LocationSant Antoni de Portmany, Ibiza, Spain
ArchitectInès Vidal Farré
Technical ArchitectJosé Ignacio Jorquera Hervás
EngineerJavier Colomar Riera
BuilderFCC, Fomento de Construcciones y Contratas
DeveloperConsorcio de Recursos Sociosanitarios de Ibiza
Exterior Wallsthermoclay 24-29 cm, air 2cm, oak cork 2.5cm, ceramic brick 6cm, gaps.
Roofsoak cork 2.5cm as thermic isolation, cellular concrete, rubber as water insulation, water (approx. 15cm) as thermic stabilizer, air, clay, paving slabs and soil on which plants can grow
From the architect. The building is set on terraces, like those built by local farmers to prevent earth from being washed down the hillsides. An important priority has been to design a public building with the same materials used by islanders over the centuries for their farmhouses, and in adapting the local landscape for agricultural purposes.
The traditional Ibizan house is often set partly into the ground in close contact with the soil. This is an architectural tradition that has grown out of relative poverty, and at times even hunger. Until the 1960s the island was one of the poorest parts of Spain.
For this reason, the entrance on the north side is little more than a gap in the surface of the stone wall, with flat roofs on which grass or vegetables may be grown by the parish priest (the owner, so to speak). The main intention is to let the building blend in with the surrounding fields.
On this side two courtyards are set into the rock, bringing light and fresh air into the building.
Following common sense the building faces south to receive plenty of sunlight. A possible excess of this is regulated by sliding shutters and porches. The west-facing sun, an inconvenience in these latitudes during the summer, is deflected thanks to white walls, which also divide the outside terraces into various spaces.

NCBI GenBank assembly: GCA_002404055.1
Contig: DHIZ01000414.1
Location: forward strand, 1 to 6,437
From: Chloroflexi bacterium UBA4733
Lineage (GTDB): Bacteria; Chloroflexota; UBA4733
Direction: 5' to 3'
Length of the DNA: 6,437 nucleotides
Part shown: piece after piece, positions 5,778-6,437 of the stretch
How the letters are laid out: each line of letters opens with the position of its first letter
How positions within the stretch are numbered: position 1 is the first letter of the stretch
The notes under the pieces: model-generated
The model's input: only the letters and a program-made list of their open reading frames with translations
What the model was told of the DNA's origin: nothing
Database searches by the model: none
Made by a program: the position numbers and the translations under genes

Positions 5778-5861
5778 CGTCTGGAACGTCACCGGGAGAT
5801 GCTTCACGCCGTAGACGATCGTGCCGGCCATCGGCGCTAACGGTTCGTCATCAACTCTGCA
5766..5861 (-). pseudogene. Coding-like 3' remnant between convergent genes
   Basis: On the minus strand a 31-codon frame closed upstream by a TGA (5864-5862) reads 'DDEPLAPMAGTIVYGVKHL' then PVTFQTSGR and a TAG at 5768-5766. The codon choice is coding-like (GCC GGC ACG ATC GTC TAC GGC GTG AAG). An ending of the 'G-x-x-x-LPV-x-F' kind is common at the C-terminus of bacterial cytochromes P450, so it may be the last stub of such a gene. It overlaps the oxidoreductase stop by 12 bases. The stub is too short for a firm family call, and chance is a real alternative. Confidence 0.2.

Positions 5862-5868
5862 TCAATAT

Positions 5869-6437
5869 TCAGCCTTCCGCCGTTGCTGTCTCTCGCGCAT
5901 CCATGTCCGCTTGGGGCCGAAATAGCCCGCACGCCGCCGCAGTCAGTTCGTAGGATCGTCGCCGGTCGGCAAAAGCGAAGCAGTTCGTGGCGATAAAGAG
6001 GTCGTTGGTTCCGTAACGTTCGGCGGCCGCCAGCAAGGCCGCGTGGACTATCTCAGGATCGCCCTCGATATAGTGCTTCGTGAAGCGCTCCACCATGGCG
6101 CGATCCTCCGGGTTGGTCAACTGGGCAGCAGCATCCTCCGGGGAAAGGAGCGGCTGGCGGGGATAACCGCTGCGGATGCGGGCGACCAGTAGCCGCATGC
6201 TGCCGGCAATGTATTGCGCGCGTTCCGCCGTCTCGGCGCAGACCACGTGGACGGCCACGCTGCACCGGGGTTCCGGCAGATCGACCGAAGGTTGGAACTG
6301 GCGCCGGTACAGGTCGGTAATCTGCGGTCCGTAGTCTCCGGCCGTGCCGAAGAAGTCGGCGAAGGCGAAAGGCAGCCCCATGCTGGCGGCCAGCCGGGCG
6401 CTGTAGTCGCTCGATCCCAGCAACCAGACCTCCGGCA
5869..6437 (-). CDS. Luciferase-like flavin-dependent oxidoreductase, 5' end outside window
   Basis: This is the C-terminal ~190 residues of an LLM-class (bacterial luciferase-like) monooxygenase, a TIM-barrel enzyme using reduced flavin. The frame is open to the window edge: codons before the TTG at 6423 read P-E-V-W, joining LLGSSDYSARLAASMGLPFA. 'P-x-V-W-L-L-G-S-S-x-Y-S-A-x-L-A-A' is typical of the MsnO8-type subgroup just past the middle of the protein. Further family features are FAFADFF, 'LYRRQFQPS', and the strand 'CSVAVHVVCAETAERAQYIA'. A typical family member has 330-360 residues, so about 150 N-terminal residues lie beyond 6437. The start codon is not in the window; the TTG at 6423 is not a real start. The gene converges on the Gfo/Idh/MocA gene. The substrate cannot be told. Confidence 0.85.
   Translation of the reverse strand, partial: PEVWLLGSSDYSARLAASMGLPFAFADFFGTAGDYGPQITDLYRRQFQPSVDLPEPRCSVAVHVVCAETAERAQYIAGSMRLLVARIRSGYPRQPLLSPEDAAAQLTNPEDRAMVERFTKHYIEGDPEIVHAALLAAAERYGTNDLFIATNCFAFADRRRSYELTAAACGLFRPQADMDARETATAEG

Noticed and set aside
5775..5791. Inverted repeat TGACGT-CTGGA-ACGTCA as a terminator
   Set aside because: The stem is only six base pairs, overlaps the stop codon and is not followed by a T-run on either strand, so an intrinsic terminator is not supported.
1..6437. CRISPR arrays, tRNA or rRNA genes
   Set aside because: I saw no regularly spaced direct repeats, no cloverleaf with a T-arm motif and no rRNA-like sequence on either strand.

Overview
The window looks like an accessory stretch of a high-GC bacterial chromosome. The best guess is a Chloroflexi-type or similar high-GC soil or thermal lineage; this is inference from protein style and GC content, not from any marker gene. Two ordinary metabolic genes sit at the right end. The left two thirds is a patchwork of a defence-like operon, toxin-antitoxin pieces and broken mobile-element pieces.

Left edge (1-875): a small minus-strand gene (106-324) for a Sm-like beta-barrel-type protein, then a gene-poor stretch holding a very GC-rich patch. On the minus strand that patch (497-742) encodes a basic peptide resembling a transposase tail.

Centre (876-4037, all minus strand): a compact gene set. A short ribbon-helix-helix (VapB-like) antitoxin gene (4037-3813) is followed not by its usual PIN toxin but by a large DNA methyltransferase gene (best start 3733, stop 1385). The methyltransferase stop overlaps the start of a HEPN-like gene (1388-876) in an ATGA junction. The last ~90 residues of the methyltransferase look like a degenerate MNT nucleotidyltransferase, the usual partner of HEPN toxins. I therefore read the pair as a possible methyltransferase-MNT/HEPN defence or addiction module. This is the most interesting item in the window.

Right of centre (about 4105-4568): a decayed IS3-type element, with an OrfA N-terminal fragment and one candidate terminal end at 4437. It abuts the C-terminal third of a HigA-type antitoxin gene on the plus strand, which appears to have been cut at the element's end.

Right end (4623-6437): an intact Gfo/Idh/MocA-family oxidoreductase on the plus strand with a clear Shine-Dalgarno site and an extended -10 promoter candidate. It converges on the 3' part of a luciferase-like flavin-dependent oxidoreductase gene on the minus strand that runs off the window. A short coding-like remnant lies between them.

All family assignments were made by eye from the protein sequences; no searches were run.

The Social Centre has a distribution area in the middle that serves as a hall, and where the reception desk, post office and waiting room for medical attention is found. This hall leads directly to several other rooms, namely classrooms, a canteen and an assembly/function hall, which is provided with two large sliding doors that when open enlarge the space as far as the south terrace, where a large amphitheatre provides sufficient room for special meetings in which the whole village can take part.
With regard to ecological construction, there are two main areas of interest in this project: energy efficiency and ecological materials
This is based on a level of thermic insulation much higher than that found in a normal building:
Almost every room in the building is illuminated with natural light.
Cross ventilation is guaranteed from the courtyards.
Artificial illumination with ceiling downlights.
The boiler (gas-based) is of the condensing type.
In the canteen, the washing-up unit is bithermic.
Rainwater is collected in a roof cistern, and topped up whenever it rains.
PVC plastics have been avoided, being a product of the chloride industry.
Pipes and all other fittings which require plastic are of polyethylene and polypropylene, easily-recycled plastics.
Asphalt has been avoided in water insulation.
Water insulation is either layers of polypropylene or natural rubber in the flooded roofs.
For thermic isolation natural cork has been used. Its efficiency is higher than other petroleum-derived insulation materials, and is also recyclable and biodegradable.
Doors, window-frames and other pieces of carpentry are made out wood. We have stipulated that these carry Forest Stewardship Council certification.
Paints are mineral-based and non-acrylic.